This is the car Porsche, Toyota and Nissan must beat at Le Mans 2015. Apart from a home victory for Peugeot in 2009, Audi has held a relentless stranglehold on the top step of the podium at La Sarthe since the turn of the millennium. (Okay, there was a win for Bentley in 2003, but the EXP Speed 8 was a car with no small amount of Audi content.)
The engravers have by no means already started etching the letter ‘A’ on this year’s trophy, though. With renewed efforts from Porsche and Toyota plus a bold new project from Nissan, Le Mans 2015 is shaping up to be one of the toughest-fought yet, and the new Audi R18 will have a harder job than ever to add to Ingolstadt’s win tally.
You’re looking at a car that’s very much an evolution of last year’s challenger. Its central monocoque structure remains the same, but there have been some major aerodynamic alterations, particularly at the front, which has meant subjecting the car to a new crash test – something which reports suggest Nissan’s more radical design will require a second go at.
The headlights look completely different, to make way for new drag-reducing air inlets in the front wheel arches. Like last year, it will run with two slightly different body configurations throughout the season to better suit different circuits.
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There’s more energy on tap from its hybrid kinetic energy recovery system; double the amount, in fact, as this year Audi has entered the car under technical regulations which allow the car to use as much as four megajoules of energy each lap at Le Mans, rather than the 2014 car’s two. That means there’s nearly 270bhp available from the electric motor, which powers the front axle. It takes its energy from a flywheel energy storage system which is mounted alongside the driver, where the passenger seat would theoretically be positioned.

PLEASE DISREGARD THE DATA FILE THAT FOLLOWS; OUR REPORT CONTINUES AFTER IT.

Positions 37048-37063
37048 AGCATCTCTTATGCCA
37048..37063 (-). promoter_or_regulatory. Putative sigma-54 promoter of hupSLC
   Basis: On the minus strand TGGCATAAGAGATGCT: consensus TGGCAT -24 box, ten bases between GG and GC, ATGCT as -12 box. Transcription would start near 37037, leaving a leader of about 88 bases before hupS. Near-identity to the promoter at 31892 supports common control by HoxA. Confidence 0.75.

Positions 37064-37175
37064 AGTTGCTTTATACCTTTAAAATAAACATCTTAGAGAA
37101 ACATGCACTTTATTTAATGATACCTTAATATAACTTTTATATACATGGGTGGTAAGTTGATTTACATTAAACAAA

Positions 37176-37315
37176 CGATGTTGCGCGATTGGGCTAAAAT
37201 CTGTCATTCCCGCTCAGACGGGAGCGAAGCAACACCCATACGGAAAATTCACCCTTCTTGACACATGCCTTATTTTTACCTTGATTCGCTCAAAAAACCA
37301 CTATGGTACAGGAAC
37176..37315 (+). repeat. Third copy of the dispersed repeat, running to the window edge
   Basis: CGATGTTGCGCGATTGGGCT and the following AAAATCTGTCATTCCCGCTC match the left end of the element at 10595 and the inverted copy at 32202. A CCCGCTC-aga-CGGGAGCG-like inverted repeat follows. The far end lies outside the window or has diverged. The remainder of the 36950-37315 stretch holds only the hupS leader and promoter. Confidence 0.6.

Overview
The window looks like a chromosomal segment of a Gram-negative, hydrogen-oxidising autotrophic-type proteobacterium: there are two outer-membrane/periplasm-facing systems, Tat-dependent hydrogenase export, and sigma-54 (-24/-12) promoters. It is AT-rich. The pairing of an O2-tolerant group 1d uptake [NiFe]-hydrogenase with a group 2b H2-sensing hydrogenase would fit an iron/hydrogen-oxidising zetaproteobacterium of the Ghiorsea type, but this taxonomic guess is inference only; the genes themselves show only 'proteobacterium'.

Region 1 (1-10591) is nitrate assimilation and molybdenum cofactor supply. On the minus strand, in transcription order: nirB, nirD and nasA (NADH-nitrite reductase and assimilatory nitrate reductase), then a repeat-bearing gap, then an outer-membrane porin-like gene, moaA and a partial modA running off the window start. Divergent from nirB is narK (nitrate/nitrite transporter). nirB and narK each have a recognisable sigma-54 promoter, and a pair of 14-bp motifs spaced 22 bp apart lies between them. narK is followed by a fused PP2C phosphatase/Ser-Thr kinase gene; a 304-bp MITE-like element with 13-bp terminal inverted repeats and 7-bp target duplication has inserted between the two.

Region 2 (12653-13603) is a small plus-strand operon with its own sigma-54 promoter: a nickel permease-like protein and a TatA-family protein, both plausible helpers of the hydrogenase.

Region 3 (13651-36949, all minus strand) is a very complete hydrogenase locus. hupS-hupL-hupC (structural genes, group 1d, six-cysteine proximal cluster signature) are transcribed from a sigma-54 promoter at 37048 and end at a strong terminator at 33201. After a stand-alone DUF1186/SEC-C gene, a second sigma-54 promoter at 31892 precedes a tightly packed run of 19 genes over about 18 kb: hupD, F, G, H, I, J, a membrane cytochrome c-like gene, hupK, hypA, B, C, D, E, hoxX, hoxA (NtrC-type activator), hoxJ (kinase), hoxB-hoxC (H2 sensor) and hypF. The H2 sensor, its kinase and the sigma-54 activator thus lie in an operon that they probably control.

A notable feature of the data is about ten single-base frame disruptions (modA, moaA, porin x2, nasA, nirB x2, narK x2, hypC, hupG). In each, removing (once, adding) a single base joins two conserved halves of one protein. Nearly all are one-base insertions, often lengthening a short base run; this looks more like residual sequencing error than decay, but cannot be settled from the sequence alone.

All that, and the car weighs only 870kg. Impressive stuff.
Opting for a greater proportion of electrical energy means this year’s Audi has to meet tighter fuel limits than before, and will need to use 2.5% less diesel fuel each lap than last year’s car. This time, the team can only use five engines in a car throughout the season.
On the engine front, various detail improvements to the 4.0-litre V6 diesel engine have seen power upped to 549bhp. But torque is the real figure of consequence here – and one which Audi isn’t disclosing.
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Audi finished one-two in last year’s race, but it was touch and go in a battle of attrition in which all of the works cars hit trouble. Toyota led for more than half of the race before its lead car broke down, while both front-running Audis hit turbo problems before recovering to retake the lead with little more than two hours remaining, and the eventual win. The top teams are playing the numbers game this year, fielding extra cars in the hope that at least one of them enjoys a trouble-free run. But nothing is ever straightforward at Le Mans…